Boost for renewable energy as major lobbying group backs low-carbon energy policy
The UK’s renewable energy sector has been given a boost after one of the UK’s largest energy lobbying groups has switched its support away from fossil fuels to low-carbon technologies.
A new report by Energy UK - which counts the UK’s Big Six energy firms among its members - confirmed support for low-carbon energy production in the UK for the first time to avoid what it dubbed “becoming the next Nokia” and called on the government to give clear signals for future investment to provide clarity for the industry.
Energy UK’s chief executive Lawrence Slade has said that the UK should adopt a similar plan to Germany’s move to a low-carbon energy supply, named Energiewende.
“It would be quite a sensible thing to have an Energiewende but the emphasis would have to be on our own version not a direct cut and paste.”
Energy UK is trade association for the UK energy industry representing over 80 suppliers and generators of electricity and gas for domestic and business consumers. Organisations interviewed for the report include EDF Energy, Centrica, GE, Siemens, SEE, Scottish Power and the National Grid. The report stressed the importance of targeted innovation funding for low-carbon technologies going forward.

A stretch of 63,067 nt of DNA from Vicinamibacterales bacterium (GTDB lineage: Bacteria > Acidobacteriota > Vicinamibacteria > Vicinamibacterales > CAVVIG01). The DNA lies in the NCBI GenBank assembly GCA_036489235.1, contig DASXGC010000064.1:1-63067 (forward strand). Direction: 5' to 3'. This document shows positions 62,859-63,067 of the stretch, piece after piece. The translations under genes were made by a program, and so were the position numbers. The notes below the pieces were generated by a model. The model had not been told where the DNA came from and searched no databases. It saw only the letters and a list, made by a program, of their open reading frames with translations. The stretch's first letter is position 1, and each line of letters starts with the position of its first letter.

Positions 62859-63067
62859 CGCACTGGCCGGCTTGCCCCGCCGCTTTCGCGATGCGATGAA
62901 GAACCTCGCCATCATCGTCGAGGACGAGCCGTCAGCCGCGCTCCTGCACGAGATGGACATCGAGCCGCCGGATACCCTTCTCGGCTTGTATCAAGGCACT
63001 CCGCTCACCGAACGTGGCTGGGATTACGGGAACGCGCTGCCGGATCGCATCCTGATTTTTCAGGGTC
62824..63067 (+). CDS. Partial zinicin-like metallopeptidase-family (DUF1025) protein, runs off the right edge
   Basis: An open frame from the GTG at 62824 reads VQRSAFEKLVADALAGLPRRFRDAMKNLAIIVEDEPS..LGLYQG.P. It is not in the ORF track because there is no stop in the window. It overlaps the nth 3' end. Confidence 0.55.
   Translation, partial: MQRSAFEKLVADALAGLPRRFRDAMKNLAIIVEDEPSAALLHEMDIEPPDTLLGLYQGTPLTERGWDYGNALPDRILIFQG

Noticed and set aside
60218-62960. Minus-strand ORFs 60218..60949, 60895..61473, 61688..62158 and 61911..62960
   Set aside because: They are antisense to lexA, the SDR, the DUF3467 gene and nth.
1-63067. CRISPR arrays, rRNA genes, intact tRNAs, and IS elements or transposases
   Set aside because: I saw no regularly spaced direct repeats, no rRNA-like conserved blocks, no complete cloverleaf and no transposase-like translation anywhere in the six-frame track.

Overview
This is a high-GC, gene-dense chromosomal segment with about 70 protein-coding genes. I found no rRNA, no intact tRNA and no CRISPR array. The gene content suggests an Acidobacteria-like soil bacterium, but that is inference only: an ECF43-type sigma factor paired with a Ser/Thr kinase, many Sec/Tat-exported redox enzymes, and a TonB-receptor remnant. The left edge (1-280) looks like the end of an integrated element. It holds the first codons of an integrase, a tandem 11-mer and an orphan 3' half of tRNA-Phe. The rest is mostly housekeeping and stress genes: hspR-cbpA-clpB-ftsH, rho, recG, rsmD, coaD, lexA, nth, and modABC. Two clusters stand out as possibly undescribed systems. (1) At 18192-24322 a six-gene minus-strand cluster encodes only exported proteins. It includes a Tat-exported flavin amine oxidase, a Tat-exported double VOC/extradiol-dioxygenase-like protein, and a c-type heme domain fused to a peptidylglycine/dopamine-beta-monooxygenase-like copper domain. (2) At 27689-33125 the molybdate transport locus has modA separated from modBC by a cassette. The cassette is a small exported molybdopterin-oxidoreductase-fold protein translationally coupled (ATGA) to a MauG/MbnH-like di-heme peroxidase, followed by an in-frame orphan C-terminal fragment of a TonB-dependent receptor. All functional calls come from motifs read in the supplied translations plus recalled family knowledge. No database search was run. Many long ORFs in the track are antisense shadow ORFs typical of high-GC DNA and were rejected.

The Pathways 2030 report said: “Many respondents emphasised the potential of electricity storage technology to be a ‘game changer’ in the way the UK manages its energy needs.
“In the long-run, there should be a move towards effective carbon-pricing as the basis of investment in low-carbon generation.”
Energy UK also called on the government to commit to clearer targets on renewable energy to provide ‘clarity’ for the energy industry. The report stated that one of the key concerns for interviewees was uncertaintly in the direction of travel from the government, particularly since the Department for Energy and Climate Change announced measures to scale back subsidies for solar and wind power generation.
Commenting on future off-shore energy capacity the report stated: “Government should clarify the requirements for cost reductions and how this will be brought into policy.”
The report also supported investment in new interconnector capacity between the UK and the rest of Europe to help ensure the security of energy supplies and to harmonise wholesale electricity prices between the UK and other European countries.
The Energy UK Pathways 2030 report can be found here.